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Using the Skin Editor 1

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Legacy document. A new version of the Skin Editor was released in Pano2VR 4.5 and Object2VR 3.0. See the updated documentation.

A skin is added to a Flash movie to make the movie interactive. You can add images, buttons, and sound to the skin editor.

This page will explain the basic workflow and usage of the Skin Editor through a series of tutorials.

For a detailed explanation of the Skin Editor's interface, please visit this page.

◊ NOTE: In Windows, the skin editor will be associated with the last product installed. Clicking on a .ggsk file will open the skin editor in either Object2VR or Pano2VR depending which was last to be installed. To change priority reinstall the desired product.

◊ TIP: If you are building a multi-node tour (a virtual tour with more than one location), and do not have the pro version, then the skin must be in the first, opening panorama only.

Add a custom skin to your project[edit]

  1. In the Flash or HTML5 output settings, go to the Skin/Controller section and choose a skin from the menu.
    Skin/Controller section

  2. If you do not want to continue to edit the skin, then you are finished. Output your movie and test the skin. If you would like to edit your skin continue reading.

Edit a default skin or custom skin[edit]

  1. Go to Tools in the Menu Bar and choose, Skin Editor. This will open an empty Skin Editor.
  2. In the Menu Bar for the Skin Editor, go to File > Open. This will open the Skins directory.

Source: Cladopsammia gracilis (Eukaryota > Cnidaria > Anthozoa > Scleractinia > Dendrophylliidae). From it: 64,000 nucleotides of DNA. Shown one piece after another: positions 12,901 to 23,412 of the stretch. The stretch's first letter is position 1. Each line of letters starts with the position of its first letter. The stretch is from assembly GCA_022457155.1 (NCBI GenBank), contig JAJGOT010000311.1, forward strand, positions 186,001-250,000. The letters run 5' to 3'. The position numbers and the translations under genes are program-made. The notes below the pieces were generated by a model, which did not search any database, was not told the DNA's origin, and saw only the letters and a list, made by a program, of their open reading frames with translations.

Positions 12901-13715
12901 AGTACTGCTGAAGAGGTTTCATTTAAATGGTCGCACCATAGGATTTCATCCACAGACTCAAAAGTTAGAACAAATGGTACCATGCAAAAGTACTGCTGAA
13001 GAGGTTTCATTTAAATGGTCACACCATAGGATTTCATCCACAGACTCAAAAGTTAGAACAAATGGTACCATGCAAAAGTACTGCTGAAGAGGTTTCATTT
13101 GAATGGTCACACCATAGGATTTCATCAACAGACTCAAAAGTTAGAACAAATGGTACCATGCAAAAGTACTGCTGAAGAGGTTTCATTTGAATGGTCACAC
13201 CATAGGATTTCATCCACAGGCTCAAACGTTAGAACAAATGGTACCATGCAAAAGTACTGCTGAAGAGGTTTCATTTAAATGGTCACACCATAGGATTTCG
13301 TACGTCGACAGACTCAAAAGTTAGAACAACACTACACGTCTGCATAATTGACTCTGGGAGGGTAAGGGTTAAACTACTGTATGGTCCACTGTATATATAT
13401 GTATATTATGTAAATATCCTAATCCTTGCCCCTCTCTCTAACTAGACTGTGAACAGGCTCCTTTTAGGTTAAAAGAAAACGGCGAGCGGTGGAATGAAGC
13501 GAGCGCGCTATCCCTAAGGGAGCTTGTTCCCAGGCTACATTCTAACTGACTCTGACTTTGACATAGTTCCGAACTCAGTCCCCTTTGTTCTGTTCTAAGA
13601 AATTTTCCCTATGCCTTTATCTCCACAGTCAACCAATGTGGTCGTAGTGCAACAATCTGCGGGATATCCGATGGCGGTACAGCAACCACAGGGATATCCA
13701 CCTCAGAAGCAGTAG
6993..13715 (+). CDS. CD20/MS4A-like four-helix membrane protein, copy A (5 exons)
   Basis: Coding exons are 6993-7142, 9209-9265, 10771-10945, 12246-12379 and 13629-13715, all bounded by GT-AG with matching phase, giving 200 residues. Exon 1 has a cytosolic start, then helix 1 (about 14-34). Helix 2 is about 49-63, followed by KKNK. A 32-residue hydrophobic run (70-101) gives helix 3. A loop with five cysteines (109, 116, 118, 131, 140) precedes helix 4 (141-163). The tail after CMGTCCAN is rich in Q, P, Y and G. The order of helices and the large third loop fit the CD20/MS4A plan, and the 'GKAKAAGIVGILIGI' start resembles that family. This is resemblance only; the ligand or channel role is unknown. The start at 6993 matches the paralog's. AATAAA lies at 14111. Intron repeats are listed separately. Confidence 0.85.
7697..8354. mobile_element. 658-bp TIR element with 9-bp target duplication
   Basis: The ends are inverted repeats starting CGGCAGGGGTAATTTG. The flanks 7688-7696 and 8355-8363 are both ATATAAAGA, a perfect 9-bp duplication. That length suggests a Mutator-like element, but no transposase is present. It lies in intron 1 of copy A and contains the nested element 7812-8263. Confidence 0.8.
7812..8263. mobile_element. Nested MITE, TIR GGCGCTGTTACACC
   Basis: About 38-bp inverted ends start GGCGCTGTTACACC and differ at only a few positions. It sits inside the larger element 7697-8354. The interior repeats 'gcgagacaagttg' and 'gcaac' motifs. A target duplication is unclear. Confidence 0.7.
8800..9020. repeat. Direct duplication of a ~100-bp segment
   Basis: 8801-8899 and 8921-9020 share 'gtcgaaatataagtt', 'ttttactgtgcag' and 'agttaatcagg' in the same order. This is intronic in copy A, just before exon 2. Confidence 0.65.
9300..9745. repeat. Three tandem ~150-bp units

Choose a skin of your choice, and then click Open. This will add the skin to the Skin Editor.
  3. Next, choose File > Save As from the menu bar and save your skin with new name. Make sure it is saved to the Skins directory.
  4. Make your changes. (See the following sections for specific instruction on how to make certain changes.)
  5. When you are finished, save the skin.

You can now choose your edited skin in the Skin/Controller section of the Flash parameters for future use.

Add a clickable logo to a skin[edit]

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  1. Open a pre-installed, custom, or empty skin via the Menu Bar or Flash parameters.
  2. Import the logo or image either by:
    • Dragging it onto the Editor Window, or
    • Click on this button Add image.png, in the Toolbar, locate the image, and choose Open.
  3. Place your image within the Editor Window by dragging. For example, in the upper right corner.
    Edit skin image.png
  4. Anchor your image to the correct location. In our example we have anchored it to the upper right corner.